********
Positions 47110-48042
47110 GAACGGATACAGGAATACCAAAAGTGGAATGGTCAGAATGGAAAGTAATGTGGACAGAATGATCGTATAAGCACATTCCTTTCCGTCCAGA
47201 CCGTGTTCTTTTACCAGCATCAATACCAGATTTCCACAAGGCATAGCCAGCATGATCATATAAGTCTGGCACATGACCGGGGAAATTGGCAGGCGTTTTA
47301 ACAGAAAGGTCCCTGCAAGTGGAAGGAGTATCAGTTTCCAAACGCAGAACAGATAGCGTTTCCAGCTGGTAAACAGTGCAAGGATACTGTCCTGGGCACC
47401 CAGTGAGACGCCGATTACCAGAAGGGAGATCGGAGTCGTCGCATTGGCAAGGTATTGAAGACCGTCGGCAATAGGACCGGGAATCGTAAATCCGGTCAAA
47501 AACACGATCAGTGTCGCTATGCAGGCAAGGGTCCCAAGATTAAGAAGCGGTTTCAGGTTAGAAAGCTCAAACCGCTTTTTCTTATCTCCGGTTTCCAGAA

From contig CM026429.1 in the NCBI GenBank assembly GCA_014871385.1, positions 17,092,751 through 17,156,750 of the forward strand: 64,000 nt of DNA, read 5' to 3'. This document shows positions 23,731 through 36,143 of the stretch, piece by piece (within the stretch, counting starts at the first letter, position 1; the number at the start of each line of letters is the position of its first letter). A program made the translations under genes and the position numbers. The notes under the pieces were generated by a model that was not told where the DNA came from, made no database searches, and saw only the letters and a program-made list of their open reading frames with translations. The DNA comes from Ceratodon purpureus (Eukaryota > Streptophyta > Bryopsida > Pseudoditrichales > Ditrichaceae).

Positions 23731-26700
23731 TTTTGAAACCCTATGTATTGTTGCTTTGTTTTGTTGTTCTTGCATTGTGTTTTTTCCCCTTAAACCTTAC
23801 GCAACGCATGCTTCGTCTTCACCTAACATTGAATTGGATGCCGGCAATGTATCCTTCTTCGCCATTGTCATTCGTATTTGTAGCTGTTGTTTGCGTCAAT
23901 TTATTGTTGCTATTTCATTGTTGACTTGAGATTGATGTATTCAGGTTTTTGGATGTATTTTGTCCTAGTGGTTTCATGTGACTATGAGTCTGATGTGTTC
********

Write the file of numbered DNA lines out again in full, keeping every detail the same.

Positions 47110-48042
47110 GAACGGATACAGGAATACCAAAAGTGGAATGGTCAGAATGGAAAGTAATGTGGACAGAATGATCGTATAAGCACATTCCTTTCCGTCCAGA
47201 CCGTGTTCTTTTACCAGCATCAATACCAGATTTCCACAAGGCATAGCCAGCATGATCATATAAGTCTGGCACATGACCGGGGAAATTGGCAGGCGTTTTA
47301 ACAGAAAGGTCCCTGCAAGTGGAAGGAGTATCAGTTTCCAAACGCAGAACAGATAGCGTTTCCAGCTGGTAAACAGTGCAAGGATACTGTCCTGGGCACC
47401 CAGTGAGACGCCGATTACCAGAAGGGAGATCGGAGTCGTCGCATTGGCAAGGTATTGAAGACCGTCGGCAATAGGACCGGGAATCGTAAATCCGGTCAAA
47501 AACACGATCAGTGTCGCTATGCAGGCAAGGGTCCCAAGATTAAGAAGCGGTTTCAGGTTAGAAAGCTCAAACCGCTTTTTCTTATCTCCGGTTTCCAGAA

From contig CM026429.1 in the NCBI GenBank assembly GCA_014871385.1, positions 17,092,751 through 17,156,750 of the forward strand: 64,000 nt of DNA, read 5' to 3'. This document shows positions 23,731 through 36,143 of the stretch, piece by piece (within the stretch, counting starts at the first letter, position 1; the number at the start of each line of letters is the position of its first letter). A program made the translations under genes and the position numbers. The notes under the pieces were generated by a model that was not told where the DNA came from, made no database searches, and saw only the letters and a program-made list of their open reading frames with translations. The DNA comes from Ceratodon purpureus (Eukaryota > Streptophyta > Bryopsida > Pseudoditrichales > Ditrichaceae).

Positions 23731-26700
23731 TTTTGAAACCCTATGTATTGTTGCTTTGTTTTGTTGTTCTTGCATTGTGTTTTTTCCCCTTAAACCTTAC
23801 GCAACGCATGCTTCGTCTTCACCTAACATTGAATTGGATGCCGGCAATGTATCCTTCTTCGCCATTGTCATTCGTATTTGTAGCTGTTGTTTGCGTCAAT
23901 TTATTGTTGCTATTTCATTGTTGACTTGAGATTGATGTATTCAGGTTTTTGGATGTATTTTGTCCTAGTGGTTTCATGTGACTATGAGTCTGATGTGTTC